The English director Terence Davies’s A Quiet Passion might seem a throwback to an earlier version of the poet, as a martyr of puritanical renunciation who substituted romantic fantasy and an obsession with death for the traditional fulfillments of marriage and publication that were denied her. Davies, whose previous films include a much-admired adaptation of Edith Wharton’s The House of Mirth (2000) and the recent Sunset Song (2015), first encountered Dickinson when he was a teenager and heard Claire Bloom reciting, on a televised documentary, “Because I could not stop for Death.” The poem combines—in its vivid fantasy of a gentleman caller directing his carriage to the graveyard—both romantic longing and death, as it slowly dawns on his passenger that “the Horses’ Heads/ Were toward Eternity.”2 A Quiet Passion darkens and becomes increasingly claustral as it moves ineluctably to its seemingly inevitable close, as the great poem accompanies Dickinson’s horse-led hearse, viewed arrestingly from above, to her waiting grave.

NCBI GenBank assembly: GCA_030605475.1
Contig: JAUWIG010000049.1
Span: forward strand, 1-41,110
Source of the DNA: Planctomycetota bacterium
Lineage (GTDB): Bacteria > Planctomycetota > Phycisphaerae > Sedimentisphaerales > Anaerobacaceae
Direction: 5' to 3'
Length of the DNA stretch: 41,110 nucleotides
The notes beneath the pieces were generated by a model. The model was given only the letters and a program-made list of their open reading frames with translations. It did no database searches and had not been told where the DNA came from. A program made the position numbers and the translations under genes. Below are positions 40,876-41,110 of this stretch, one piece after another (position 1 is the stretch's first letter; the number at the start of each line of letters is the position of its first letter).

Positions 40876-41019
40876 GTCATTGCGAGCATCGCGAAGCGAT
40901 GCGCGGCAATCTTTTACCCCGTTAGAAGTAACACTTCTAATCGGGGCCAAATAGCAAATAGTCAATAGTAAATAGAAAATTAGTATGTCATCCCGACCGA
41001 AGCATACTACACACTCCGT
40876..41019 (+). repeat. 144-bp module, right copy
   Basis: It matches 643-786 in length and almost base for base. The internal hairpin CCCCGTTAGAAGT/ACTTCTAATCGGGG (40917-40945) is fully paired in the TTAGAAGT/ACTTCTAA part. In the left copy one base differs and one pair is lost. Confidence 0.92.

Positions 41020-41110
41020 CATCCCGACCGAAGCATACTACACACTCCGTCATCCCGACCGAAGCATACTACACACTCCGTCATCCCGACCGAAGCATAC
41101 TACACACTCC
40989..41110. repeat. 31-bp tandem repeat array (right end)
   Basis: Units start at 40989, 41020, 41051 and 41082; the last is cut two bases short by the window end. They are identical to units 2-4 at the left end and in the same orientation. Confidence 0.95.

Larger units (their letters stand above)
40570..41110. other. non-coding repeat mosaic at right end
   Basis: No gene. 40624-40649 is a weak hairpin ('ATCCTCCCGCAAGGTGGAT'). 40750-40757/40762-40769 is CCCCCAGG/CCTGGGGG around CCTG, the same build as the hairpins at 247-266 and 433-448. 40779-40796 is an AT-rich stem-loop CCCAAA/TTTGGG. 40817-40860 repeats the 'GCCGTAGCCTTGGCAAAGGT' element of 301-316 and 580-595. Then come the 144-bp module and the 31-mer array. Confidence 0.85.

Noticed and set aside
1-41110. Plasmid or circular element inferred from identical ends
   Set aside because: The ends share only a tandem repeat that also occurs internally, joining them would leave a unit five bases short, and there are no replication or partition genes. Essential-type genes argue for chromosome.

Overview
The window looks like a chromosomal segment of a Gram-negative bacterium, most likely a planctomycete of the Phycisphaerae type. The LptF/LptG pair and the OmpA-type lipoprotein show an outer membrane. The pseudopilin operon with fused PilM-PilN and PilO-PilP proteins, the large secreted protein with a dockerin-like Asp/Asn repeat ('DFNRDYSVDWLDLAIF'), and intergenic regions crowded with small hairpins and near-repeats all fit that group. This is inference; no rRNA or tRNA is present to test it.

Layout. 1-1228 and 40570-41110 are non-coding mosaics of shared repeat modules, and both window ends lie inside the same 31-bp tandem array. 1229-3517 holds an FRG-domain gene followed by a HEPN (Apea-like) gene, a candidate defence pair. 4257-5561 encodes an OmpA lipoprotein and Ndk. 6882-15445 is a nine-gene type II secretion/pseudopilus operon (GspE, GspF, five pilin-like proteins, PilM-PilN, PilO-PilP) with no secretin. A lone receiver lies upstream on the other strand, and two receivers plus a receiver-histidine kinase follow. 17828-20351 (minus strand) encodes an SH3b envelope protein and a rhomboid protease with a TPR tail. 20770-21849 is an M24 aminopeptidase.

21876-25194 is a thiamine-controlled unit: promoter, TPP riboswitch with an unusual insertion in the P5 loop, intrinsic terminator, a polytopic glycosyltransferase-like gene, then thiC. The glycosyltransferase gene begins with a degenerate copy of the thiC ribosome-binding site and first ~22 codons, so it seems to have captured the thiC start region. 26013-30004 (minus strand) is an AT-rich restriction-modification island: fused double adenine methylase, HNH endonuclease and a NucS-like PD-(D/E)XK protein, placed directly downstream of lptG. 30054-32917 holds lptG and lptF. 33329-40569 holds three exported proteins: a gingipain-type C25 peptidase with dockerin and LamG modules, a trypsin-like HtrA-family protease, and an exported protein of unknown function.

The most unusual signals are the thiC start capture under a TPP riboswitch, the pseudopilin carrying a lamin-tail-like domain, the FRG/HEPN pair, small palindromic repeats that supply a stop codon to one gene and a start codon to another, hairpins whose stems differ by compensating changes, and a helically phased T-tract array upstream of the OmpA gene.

But Davies’s other formative influence, revealed during comments accompanying a private screening of the film in Amherst, were the explosive, woman-centered films of Joan Crawford. In A Quiet Passion, he has elicited a remarkable performance from Cynthia Nixon. It must have been tempting to portray Dickinson, whose letters bristle with sly remarks, as a witty woman out of Oscar Wilde, astonishing the household with her irreverent, barbed mots. “House is being cleaned,” Dickinson once wrote. “I prefer pestilence.” Instead, Nixon’s Dickinson takes delight in the epigrams of others, especially her rebellious friend Vryling Buffam (Catherine Bailey). Buffam is allowed to say what we are led to think, by her delighted response, Dickinson also believes, on abolition, feminism, and religion. Still, there is much that remains unsaid in this intensely interior film; we often see Dickinson from the back, as in a Caspar David Friedrich painting, or silently at her desk, writing. We are reminded continually, by the soundtrack of silence and the lightest ambient sound, of the stillness of nineteenth-century houses at night, the lamp-lit darkness, the ominous ticking of the clock.